Jeb Bush trashed the Clean Air Act last week. He was speaking to the far right-wing Club for Growth, notorious for mounting mostly unsuccessful challenges from the right against Republican candidates during congressional primaries.
A Washington Post reporter attended the speech and posted some of Bush’s remarks on Twitter:
Jeb Bush hits Clean Air Act, airline regulations & Internet regs at Club for Growth — “stifled the ability for people to rise up.”
So Jeb Bush thinks the Clean Air Act “stifled the ability for people to rise up.” Does he mean polluting corporations that a 5-4 Supreme Court says are people?
Or does he mean that loud clamor for ‘rising up’ by ordinary Americans, who consistently voice very strong support for the Clean Air Act and clean air safeguards, with large majorities across the political spectrum Bob Marley, Mr. Bush ain’t.
President Bush’s signing statement said he took “great pleasure in signing [the Clean Air Act] as a demonstration to the American people of my determination that each and every American shall breathe clean air.”
Newspapers at the time called the president’s signing of the Clean Air Act Amendments of 1990 “the single most distinguished policy achievement of the Bush administration.”
The Clean Air Act is estimated to achieve almost $2 trillion in yearly benefits to the American people by 2020. These vast benefits are delivered in the form of “significant reductions in air pollution” related premature death and illness, improved economic welfare of Americans, and better environmental conditions.” The estimated annual costs to achieve these benefits will be about $65 billion by 2020.
Does Jeb Bush know of any federal law that accomplishes greater benefits for Americans relative to the cost? Would a law personally acceptable to him need to achieve $3 trillion in benefits compared to an even tinier fraction of costs? Mr. Bush’s applause line for the extreme right does not yield those answers.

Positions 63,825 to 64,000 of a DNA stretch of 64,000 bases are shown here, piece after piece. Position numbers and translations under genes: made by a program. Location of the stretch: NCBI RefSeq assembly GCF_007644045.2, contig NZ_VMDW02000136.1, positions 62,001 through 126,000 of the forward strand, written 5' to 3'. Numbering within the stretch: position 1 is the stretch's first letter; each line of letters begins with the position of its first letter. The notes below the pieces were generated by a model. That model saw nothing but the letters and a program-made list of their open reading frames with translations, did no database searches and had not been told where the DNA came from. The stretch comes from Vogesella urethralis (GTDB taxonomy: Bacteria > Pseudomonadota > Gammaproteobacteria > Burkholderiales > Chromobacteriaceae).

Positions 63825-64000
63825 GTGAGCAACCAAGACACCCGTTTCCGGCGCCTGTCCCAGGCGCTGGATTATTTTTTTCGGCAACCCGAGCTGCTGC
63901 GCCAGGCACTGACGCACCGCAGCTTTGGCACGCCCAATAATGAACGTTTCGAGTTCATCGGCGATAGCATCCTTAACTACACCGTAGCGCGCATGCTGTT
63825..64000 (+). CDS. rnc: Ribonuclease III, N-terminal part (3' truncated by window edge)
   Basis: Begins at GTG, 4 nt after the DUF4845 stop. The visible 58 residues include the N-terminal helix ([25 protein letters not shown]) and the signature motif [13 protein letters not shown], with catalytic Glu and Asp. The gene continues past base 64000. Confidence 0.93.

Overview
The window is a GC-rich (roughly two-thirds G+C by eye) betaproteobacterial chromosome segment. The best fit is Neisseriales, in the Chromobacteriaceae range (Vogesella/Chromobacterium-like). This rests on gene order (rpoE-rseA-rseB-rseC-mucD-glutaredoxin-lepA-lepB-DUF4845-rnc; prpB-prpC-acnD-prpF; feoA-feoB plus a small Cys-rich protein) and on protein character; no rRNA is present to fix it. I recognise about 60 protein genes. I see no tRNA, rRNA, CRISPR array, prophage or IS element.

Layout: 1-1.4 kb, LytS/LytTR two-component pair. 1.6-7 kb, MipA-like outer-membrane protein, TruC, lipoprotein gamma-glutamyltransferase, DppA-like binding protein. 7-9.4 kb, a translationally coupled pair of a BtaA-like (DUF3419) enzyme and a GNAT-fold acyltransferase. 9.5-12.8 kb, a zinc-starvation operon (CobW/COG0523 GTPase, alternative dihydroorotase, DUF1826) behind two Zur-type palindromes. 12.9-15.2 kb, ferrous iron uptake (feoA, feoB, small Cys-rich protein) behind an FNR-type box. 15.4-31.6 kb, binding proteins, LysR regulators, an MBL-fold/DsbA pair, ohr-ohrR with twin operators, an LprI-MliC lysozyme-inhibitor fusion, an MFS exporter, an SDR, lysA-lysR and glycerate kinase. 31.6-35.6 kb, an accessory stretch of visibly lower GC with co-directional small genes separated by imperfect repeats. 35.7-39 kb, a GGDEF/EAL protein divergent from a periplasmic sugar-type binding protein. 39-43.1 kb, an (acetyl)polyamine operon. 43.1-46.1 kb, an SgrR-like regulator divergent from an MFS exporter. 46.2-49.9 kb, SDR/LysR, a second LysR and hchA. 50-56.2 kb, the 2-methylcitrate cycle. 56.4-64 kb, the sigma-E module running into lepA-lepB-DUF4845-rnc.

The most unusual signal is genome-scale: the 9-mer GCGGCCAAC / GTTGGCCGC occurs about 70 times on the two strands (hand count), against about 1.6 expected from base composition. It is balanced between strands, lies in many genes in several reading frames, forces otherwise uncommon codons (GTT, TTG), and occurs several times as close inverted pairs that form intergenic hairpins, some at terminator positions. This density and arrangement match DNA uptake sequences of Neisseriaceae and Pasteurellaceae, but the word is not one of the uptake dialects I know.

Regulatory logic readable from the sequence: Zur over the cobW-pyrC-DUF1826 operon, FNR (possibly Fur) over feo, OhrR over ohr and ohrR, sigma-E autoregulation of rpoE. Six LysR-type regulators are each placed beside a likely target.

Clean Air Act benefits vastly outweighs costs over the entire study period in this exhibit. But what about any impacts to economic growth due to Clean Air Act implementation?
This chart shows that over the period from 1990 through 2008, primarily due to the Clean Air Act Amendments of 1990 signed by President Bush, U.S. Gross Domestic Product increased by more than 64% while the six most common air pollutants regulated by the Act decreased 41%.
I cannot help but wonder whether a related clean air benefit prompted Jeb Bush’s condemnation of airline regulations. Does he mean another law signed by his father, one that “banned smoking on all domestic flights of less than six hours?”
I cannot tell you how many flights I have been on since then where stifled passengers were loudly demanding the right to rise up and fill airplane cabins with choking tobacco smoke.
The Post reporter also tweeted this Jeb Bush comment to the Club for Growth: “the first priority for the conservative cause” should be “growth at all cost.”
It makes you wonder what Bush would have said if he were speaking to the Hair Club for Men.
That “growth at all cost” mentality reminded me of an article I had read: “To Tackle Pollution, China to Drop Pursuit of Growth at All Costs.” The “growth at all cost” vision thing espoused by Bush has resulted in China having some of the most despoiled and deadly air pollution in the world.
The Chinese people are rising up alright—against dangerous air pollution.
One might even say it’s stifling.
“But, but,” Bush would protest, “that’s an unfair comparison. America’s air quality is nowhere near as bad as China’s.”
Exactly. Thanks to the Clean Air Act that Jeb Bush’s father called “the most significant air pollution legislation in our nation’s history,” a law that “restores America’s place as the global leader in environmental protection.”